East has been meeting West in the movies from time immemorial and though it’s often assumed that the traffic is only running in one direction, in reality the river runs both ways. Kihachi Okamoto was always fairly open about his love of Hollywood westerns, particularly those of John Ford, and even mixed a fair amount of wild west style action to his 1959 Manchurian war movie, Desperado Outpost. Returning to the theme almost 40 years later in East Meets West (イースト・ミーツ・ウエスト), Okamoto retains his wry, ironic eye but adopts a tone much more in keeping with the slightly silly exploitation cowboy movies of the ‘70s.
The tale begins with an American voiceover explaining the intricacies of the time period. It’s 1860 and America has been putting pressure on the recently opened Japan to agree to a trade deal. A delegation of two ships is shortly to arrive in San Fransisco which has also undergone many changes in the last few years after the influx of hopefuls during the 1848 goldrush transformed it from a peaceful fishing town to a dangerous prospector’s paradise. The situation in Japan is also turbulent and those who object to the recent foreign influences have a number of plots in motion. Once the boats leave a band of former samurai will assassinate the remaining official. The men on the boat will not hear of this until they return and the revolutionaries have also placed an assassin amongst those who will travel to America with the ultimate aim of assassinating the diplomat in charge of the delegation who was also responsible for the deaths of a number of “resistance” members in Japan.
However, everything gets derailed when a gang of bandits rob the bank just as the Japanese are about to deposit the money they’ve brought to seal the trade agreement. The group’s interpreter, Kamijo (Hiroyuki Sanada), takes advantage of his samurai training to cut down some of the bandits saving his own life but is unable to prevent them making off with the money. Taking to the road in the company of the young son of one of the bystanders who was killed, Kamijo becomes every inch the cowboy, standing apart ready to take his revenge. However, his mission is at times aided or hindered by an ace ninja working as a servant to the delegation, Tamejiro (Naoto Takenaka), who has accidentally ended up with a Native American wife.
East Meets West is a very silly film, it has very little in the way of serious intent but offers a fair amount of zany fun as its fish out of water samurai try to adapt to the ways of the Wild West. In many ways, it’s the classic cowboy movie as a bunch of strangers arrive and proceed to clean up the area which has become threatened by out of control bandit gangs. You have your mainstays like the lazy sheriff, meek vicar, and drunken doctor-cum-undertaker, the only difference is that the strangers are Japanese adventurers who fight with samurai swords and out of ideals of honour and justice rather than of survival or frontier values.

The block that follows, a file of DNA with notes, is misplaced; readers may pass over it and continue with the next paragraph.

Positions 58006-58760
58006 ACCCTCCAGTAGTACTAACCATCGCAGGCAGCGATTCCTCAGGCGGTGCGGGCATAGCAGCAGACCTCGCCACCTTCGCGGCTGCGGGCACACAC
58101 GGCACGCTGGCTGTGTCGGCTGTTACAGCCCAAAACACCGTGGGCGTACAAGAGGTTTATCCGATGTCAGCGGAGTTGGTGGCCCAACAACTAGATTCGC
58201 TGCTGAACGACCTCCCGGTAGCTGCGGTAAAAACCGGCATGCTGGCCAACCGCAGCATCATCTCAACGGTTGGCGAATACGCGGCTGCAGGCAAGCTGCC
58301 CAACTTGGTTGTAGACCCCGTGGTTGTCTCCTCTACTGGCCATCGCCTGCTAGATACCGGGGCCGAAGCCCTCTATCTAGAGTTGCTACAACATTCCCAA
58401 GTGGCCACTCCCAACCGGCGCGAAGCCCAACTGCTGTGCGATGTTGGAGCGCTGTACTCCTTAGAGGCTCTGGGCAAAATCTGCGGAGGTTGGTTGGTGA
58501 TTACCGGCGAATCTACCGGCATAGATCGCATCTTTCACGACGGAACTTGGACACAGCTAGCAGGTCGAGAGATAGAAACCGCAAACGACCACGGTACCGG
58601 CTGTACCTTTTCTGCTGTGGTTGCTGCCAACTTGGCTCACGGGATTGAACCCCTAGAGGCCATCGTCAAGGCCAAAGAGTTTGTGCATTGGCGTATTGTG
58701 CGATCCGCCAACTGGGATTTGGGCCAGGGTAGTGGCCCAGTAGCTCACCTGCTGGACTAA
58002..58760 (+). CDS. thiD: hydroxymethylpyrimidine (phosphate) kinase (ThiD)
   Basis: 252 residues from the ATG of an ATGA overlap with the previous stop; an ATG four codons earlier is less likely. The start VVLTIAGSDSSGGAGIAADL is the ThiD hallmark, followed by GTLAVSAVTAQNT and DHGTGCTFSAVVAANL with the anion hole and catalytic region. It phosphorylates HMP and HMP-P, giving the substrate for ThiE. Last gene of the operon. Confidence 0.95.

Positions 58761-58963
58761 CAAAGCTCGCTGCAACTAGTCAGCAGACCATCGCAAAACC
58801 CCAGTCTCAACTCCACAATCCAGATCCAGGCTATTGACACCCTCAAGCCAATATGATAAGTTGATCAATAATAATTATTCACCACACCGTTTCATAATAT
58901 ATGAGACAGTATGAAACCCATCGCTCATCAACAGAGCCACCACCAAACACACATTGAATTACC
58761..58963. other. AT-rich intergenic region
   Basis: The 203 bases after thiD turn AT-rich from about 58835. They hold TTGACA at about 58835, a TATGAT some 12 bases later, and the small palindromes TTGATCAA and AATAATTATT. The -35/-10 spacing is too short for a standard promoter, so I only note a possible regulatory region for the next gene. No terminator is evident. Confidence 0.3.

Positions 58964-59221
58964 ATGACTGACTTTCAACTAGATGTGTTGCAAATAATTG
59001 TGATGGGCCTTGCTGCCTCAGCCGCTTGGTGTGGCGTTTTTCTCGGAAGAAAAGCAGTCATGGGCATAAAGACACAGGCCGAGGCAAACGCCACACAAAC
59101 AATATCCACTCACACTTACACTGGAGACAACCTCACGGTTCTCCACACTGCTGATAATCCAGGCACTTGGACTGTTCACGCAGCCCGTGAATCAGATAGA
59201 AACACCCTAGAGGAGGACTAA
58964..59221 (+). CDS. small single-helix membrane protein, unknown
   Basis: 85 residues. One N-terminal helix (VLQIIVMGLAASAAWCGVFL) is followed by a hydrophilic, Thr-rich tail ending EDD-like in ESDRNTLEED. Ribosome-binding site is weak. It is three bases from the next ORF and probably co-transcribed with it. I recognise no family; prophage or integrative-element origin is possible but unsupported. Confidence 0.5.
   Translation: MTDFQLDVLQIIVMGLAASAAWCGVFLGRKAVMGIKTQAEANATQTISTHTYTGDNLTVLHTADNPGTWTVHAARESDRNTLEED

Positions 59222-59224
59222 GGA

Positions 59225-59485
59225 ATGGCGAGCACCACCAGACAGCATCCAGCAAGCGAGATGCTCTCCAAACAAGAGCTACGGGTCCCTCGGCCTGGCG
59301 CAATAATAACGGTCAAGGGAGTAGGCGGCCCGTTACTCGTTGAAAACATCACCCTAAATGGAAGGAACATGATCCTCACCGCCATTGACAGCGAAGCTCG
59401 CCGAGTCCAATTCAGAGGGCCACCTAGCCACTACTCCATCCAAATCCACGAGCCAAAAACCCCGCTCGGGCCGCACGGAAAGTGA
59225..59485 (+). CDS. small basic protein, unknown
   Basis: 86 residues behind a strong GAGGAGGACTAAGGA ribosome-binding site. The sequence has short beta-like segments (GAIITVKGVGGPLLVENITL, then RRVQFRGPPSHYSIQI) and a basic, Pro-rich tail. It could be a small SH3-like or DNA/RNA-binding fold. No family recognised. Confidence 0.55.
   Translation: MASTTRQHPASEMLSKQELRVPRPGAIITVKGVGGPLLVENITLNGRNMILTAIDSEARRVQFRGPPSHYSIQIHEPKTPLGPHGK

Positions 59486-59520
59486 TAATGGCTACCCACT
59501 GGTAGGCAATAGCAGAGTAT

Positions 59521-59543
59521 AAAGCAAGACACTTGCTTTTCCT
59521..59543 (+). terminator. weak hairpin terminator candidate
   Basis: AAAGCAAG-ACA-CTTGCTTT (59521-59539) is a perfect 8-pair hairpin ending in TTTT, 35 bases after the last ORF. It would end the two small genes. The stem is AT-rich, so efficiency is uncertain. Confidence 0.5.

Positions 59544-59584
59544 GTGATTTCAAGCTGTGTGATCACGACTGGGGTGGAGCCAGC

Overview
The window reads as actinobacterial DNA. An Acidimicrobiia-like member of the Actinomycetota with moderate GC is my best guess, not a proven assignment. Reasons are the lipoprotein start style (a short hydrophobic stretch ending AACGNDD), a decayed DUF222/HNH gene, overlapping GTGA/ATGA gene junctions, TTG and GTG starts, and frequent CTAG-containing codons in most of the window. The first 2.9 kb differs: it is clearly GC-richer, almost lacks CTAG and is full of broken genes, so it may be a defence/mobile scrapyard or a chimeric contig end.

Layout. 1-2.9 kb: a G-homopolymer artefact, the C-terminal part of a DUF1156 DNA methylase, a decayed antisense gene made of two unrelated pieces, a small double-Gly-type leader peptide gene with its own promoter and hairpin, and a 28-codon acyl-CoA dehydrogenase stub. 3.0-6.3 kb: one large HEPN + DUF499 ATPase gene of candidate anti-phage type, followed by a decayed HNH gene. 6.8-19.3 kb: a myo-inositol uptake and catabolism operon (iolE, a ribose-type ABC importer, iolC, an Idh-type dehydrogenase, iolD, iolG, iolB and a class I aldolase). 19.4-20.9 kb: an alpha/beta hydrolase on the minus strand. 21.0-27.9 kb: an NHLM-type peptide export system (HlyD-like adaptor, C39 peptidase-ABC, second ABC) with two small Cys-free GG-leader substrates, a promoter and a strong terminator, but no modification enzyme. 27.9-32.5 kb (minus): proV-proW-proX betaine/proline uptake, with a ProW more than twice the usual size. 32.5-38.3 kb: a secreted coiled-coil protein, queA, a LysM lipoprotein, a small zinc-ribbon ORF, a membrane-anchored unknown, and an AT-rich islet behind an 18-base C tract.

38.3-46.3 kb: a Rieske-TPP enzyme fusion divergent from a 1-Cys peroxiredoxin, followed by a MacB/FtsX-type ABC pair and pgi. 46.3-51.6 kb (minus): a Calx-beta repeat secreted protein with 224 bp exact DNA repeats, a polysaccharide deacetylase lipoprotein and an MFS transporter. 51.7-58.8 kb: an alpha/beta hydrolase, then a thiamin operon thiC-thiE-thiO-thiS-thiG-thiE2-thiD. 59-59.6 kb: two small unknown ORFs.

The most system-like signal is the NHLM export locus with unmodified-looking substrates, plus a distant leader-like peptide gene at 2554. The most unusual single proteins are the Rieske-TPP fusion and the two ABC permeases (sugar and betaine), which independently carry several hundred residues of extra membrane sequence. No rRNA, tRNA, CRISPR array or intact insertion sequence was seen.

Indeed, it’s a little strange that East Meets West turned up in 1995 just a few years after Hollywood itself began to re-examine the western, re-injecting it with a little more realism and the grittiness and cruelty which filled frontier life but had been all but erased from the sanitised, romantic vision of the movie cowboy duelling pistols world. East Meets West references the classic western with its associated myths and tropes of clearly defined good guys taking down clearly defined bad guys to save the townspeople from moral and physical ruin. There are plenty of horse stunts and gunfights all offered with a kind of good natured (if sometimes black) humour that’s much more John Wayne than it is Clint Eastwood.
That said, there is a degree of cross cultural critique as the guys try to get used to their New World lives. Because English speakers have a problem with foreign names, Kamijo quickly becomes “Joe” and Tamejiro “Tommy” with Kamijo ending up with a little blond surrogate son and Tamejiro an enterprising Native American wife with whom he seems to develop quite a bond despite sharing no common language. Kamijo may have come to America with one singular mission in mind but once under the wide open skies he finds a kind of individual freedom that he hadn’t previously experienced and gradually loses his adherence to the rigid social codes of the samurai, exchanging them for the seemingly endless vistas of the ever expanding frontier.
Okamoto mines the dualities for all their worth – the chaos of the Meiji era contrasted with the organised lawlessness of the Wild West, yet East Meets West never quite transcends its western pastiche origins. With plenty of inventive and keenly observed comedy plus some nicely choreographed action scenes and excellent performances from the committed cast from both the English speaking American side and the Japanese actors, East Meets West proves an often entertaining experience but perhaps fails to offer the same level of social critique found in Okamoto’s previous work.